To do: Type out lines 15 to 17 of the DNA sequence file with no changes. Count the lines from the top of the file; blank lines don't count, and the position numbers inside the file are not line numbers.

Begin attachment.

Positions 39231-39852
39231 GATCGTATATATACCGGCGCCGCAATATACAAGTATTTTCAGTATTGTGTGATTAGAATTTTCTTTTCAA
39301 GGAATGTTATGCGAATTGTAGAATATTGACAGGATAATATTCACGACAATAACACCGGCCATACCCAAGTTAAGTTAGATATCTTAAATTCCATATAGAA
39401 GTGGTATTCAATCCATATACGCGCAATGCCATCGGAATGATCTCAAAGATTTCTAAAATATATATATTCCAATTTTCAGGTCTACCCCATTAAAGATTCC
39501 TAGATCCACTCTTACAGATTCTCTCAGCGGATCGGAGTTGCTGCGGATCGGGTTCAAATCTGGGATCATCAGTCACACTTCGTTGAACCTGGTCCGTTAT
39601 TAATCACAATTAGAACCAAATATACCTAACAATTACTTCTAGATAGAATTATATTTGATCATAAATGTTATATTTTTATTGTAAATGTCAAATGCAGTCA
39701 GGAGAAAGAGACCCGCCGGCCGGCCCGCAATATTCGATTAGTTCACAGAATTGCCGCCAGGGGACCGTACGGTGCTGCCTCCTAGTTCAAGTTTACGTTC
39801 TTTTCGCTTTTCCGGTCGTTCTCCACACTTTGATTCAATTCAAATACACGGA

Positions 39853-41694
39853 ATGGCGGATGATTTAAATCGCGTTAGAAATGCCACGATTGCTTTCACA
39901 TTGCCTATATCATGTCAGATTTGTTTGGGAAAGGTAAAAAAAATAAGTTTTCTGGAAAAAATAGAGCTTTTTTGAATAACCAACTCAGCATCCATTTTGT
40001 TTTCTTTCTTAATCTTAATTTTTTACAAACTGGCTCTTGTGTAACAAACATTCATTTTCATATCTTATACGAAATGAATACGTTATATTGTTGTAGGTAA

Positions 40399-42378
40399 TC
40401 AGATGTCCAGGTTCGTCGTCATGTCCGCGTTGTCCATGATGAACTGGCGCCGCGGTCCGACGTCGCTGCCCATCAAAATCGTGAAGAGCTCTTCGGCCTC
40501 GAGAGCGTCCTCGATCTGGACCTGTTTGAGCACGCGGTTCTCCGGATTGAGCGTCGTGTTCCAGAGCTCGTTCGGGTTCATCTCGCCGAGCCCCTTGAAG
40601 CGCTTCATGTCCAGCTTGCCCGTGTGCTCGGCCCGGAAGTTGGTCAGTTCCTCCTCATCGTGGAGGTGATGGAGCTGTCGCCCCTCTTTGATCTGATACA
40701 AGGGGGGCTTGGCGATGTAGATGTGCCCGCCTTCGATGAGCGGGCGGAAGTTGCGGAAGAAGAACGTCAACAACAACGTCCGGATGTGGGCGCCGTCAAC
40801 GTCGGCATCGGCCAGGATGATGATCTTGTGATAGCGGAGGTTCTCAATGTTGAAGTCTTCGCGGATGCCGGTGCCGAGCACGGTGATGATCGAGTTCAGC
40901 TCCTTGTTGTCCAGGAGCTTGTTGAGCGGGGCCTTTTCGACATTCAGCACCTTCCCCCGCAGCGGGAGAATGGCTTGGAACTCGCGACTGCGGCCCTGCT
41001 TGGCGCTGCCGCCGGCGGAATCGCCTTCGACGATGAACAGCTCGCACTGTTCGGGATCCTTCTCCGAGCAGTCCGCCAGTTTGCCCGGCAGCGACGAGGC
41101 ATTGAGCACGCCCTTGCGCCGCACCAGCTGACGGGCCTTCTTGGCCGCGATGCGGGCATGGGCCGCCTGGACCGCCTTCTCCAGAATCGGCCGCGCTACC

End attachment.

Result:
40401 AGATGTCCAGGTTCGTCGTCATGTCCGCGTTGTCCATGATGAACTGGCGCCGCGGTCCGACGTCGCTGCCCATCAAAATCGTGAAGAGCTCTTCGGCCTC
40501 GAGAGCGTCCTCGATCTGGACCTGTTTGAGCACGCGGTTCTCCGGATTGAGCGTCGTGTTCCAGAGCTCGTTCGGGTTCATCTCGCCGAGCCCCTTGAAG
40601 CGCTTCATGTCCAGCTTGCCCGTGTGCTCGGCCCGGAAGTTGGTCAGTTCCTCCTCATCGTGGAGGTGATGGAGCTGTCGCCCCTCTTTGATCTGATACA